On my journeys throughout Upper Milford Township, I can’t help but see the different varieties of coniferous trees. There are various shades of green, different lengths of needles, and some even have cones hanging down.
But at this time of year those brown bags begin to appear on some of them. And as time goes on, those beautiful pines and spruces can become brown and completely defoliated.
This year, our front trees were “chosen.” We have four Douglas fir, four blue spruce and four arborvitae. Nearly all have been “decorated” with the brown bags.
We realized we were infested and needed advice from the experts. So we called the Penn State Cooperative Extension Service and my father (we always need our parents no matter how old we get). Besides, my dad once had a small orchard and I know he had bagworms at some point.
Both experts told us how to rid the trees of our unwanted guests. The best way, they said, is to pick off the bagworms and burn them. The worms would sometimes pop their heads out of their bag. Yuck!! But we did it … at least the ones we could reach. So far, we have filled over a five-gallon bucket with those creatures.
We were also told to spray the affected trees once a week until there are no signs of the bagworms. So it was off to the store to purchase the proper insecticide.
These bagworms are very destructive, attacking many deciduous trees that lose their leaves in the fall and grow new ones in the spring, as well as evergreen trees and shrubs. Some of their favorites include: arborvitae, cedar, fruit and nut trees, juniper, locust, maple, pines, willow and others.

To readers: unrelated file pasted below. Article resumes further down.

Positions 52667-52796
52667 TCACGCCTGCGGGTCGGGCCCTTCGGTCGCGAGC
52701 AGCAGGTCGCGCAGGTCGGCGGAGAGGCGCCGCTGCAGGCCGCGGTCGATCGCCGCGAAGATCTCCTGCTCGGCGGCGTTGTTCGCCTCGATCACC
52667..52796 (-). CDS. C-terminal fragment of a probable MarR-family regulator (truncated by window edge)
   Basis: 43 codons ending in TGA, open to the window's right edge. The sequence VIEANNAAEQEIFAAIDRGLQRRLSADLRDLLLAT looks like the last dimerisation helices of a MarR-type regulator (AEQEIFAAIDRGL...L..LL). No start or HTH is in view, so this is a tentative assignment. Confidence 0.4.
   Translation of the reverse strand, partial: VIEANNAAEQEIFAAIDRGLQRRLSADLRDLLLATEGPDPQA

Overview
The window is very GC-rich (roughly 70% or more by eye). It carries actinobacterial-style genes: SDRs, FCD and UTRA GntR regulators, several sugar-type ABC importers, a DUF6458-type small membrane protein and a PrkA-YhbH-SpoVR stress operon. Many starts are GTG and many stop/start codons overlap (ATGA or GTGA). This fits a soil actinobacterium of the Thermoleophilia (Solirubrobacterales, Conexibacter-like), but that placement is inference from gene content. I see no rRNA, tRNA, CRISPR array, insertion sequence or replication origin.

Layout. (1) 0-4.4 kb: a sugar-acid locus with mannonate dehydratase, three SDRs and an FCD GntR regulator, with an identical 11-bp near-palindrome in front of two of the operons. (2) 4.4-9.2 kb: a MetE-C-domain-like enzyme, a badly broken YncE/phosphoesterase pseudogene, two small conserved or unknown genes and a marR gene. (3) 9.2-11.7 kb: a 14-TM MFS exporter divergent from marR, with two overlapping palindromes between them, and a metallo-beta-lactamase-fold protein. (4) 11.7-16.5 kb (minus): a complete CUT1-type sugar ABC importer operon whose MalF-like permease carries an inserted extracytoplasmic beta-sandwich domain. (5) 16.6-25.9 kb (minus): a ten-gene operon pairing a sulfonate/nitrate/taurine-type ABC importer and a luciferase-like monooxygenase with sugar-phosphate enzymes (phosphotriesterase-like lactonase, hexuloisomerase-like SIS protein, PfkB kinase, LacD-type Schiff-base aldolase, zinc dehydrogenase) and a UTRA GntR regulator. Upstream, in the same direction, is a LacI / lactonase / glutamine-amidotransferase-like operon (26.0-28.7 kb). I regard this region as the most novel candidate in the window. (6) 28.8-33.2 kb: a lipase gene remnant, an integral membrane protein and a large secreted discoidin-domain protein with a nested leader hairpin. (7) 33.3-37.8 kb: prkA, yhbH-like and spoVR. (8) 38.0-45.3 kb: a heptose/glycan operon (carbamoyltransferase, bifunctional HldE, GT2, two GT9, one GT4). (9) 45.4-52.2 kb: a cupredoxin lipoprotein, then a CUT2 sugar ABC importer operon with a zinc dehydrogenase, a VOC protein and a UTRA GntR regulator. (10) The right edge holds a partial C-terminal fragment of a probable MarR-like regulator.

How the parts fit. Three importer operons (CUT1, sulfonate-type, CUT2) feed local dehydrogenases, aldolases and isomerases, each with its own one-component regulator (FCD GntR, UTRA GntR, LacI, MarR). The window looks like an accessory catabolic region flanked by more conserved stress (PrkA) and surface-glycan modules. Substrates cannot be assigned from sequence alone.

The young caterpillars feed on needles and leaves, stripping plants of their foliage. They can be recognized by the characteristic “bag” they construct around themselves. This bag is made from silk and material from the plants they feed on.
Bagworm eggs, produced by females in the fall, are sealed in their bags during the winter months. In late May/early June, tiny caterpillars hatch and build a bag around their hind parts, carrying it around while feeding on the foliage of trees throughout the summer.
In August, the mature larvaean immature form of an insect often referred to as a grub with few physical characteristics of the adult attach their bags to a branch where they remain for about four weeks in a pupa stage. This is when they eat the needles and leaves of the trees.
We noticed as we were removing the bags and tossing them to the ground that the bagworms crawled back to the trees and reattached themselves to the branches! It was then that we learned all the bags must be immediately burned.
Later, the male wriggles out of the bag and develops into a moth, then seeks out a female to mate. Because he cannot eat due to an underdeveloped mouth, he dies after reproduction.
The female does not develop into a moth, but remains inside her bag. After mating, she produces 500 to 1,000 eggs and dies.
I have no idea what their purpose is. They eat the needles and leaves of trees, mate and die. What a life!